One couple’s journey to find their daughter
I was in the hospital chapel praying before surgery to diagnose and treat the suspected disease that was causing our infertility, and I just couldn’t bring myself to ask God to cure me.
I was staring at the Scripture verse, “If two of you agree on earth about anything you ask, it will be done for you by my father in heaven” (Mt 18:19), but in that moment, I just couldn’t ask. What if it wasn’t God’s will? But did this mean my faith wasn’t strong enough?
After finally finding the courage to ask, I felt that Jesus was comforting me, and I heard the words, “Have faith; I’ve brought you this far.” I realized that our prayers were already being answered. I was there, in that hospital, preparing for surgery that could not only help us achieve and sustain a future pregnancy — if God wanted that for us — but that could also heal me of a painful illness. And this diagnosis may never have happened if we hadn’t trusted in God’s plan from the beginning.
That trust was a challenge as my husband and I first discovered we weren’t getting pregnant when we hoped. Before getting married, we had learned about natural family planning, which has a very good track record when practiced correctly, so we had the tools to understand pretty early on that something was wrong. The first doctor we sought after seeing an ad in our Catholic church’s bulletin referred us, after some preliminary tests came back normal, to a fertility center in a larger city.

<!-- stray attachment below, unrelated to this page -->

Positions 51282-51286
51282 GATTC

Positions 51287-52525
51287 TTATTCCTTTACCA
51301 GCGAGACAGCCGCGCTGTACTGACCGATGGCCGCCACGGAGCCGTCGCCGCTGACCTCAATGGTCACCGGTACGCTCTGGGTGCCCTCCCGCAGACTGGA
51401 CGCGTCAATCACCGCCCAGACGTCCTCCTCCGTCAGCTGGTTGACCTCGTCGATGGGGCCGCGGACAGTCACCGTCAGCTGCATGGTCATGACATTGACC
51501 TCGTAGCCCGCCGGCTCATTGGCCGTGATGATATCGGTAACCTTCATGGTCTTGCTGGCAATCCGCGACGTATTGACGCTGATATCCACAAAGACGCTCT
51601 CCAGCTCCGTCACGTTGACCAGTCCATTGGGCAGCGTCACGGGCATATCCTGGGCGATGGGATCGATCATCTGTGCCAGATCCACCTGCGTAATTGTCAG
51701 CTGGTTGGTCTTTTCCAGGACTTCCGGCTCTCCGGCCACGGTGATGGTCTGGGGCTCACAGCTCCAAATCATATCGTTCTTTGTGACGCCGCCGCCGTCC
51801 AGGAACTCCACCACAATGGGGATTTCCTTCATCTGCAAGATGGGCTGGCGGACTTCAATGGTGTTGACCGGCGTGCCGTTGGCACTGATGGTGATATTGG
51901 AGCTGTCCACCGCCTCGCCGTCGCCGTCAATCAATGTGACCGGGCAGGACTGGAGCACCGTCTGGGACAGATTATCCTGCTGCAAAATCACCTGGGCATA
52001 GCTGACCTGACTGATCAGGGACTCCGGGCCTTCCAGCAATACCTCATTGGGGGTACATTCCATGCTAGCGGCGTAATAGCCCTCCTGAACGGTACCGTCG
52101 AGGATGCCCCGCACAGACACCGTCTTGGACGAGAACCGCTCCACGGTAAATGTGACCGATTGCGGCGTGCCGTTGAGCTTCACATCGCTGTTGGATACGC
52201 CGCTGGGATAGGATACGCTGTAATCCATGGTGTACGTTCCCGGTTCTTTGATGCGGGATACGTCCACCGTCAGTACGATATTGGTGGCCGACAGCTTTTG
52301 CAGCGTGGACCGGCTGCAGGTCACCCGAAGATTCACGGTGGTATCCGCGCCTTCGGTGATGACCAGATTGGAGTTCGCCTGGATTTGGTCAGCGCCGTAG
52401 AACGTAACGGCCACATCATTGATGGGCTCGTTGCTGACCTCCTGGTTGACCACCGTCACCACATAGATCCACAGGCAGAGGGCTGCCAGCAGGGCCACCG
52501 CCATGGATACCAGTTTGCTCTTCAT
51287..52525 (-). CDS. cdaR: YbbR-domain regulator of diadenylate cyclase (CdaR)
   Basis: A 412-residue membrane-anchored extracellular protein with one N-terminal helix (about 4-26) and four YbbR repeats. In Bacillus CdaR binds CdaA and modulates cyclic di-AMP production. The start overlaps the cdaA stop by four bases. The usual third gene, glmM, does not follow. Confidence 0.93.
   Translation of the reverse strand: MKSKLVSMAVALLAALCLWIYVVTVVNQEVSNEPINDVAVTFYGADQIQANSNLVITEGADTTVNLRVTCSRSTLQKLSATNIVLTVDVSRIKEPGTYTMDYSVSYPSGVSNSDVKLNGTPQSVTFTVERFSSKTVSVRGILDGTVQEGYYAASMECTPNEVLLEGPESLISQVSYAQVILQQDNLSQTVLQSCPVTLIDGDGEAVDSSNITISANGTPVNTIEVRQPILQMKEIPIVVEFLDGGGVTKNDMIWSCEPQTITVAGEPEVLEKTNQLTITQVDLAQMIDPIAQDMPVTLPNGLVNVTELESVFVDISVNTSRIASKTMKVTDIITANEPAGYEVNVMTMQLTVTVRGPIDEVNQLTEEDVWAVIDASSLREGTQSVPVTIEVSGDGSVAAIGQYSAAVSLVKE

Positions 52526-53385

I knew we didn’t want to seek conception through artificial means, but I still checked out the clinic’s website. It looked like a creepy spa menu. This much for this treatment, that much for an add-on service. It was hurtful to receive such impersonal advice from someone we had trusted with such personal matters.
It was all very clear for me in the beginning, but as time went on and the heartache increased, the ethical lines started to seem blurry. Some of our friends and family members would lovingly offer stories about people they knew who had sought in vitro fertilization treatments and now had babies, implying that we should try the same. One friend compassionately hinted at surrogacy without any knowledge of our medical situation.
One of the shakiest moments was when a third doctor, whom we chose based on his ethical practices, gently told us that intrauterine insemination was okay under certain circumstances.
It was so easy to become confused, and in many ways it felt like I was drowning in temptation. Thankfully, we were teaching religious education to 10th graders at the time, and the curriculum included sexual and reproductive morality. Hearing ourselves share the Church’s teachings out loud week after week was very helpful in grounding us. And, let me tell you, teenagers aren’t afraid to flat-out ask if you practice what you preach!
Another phrase that helped close the grey-area gap came from a friend who had experienced infertility, yet was now six months into a miracle pregnancy. She shared with me the words of her pastor: the further you take it from the bedroom, the further you take it from God’s plan.
Why did it seem like God didn’t want us to have a child? I saw motherhood as one of the most selfless and noble callings, and such a basic human function. After a few years and an exhausting and expensive medical run-around, I still wasn’t pregnant, and I was emotionally taxed.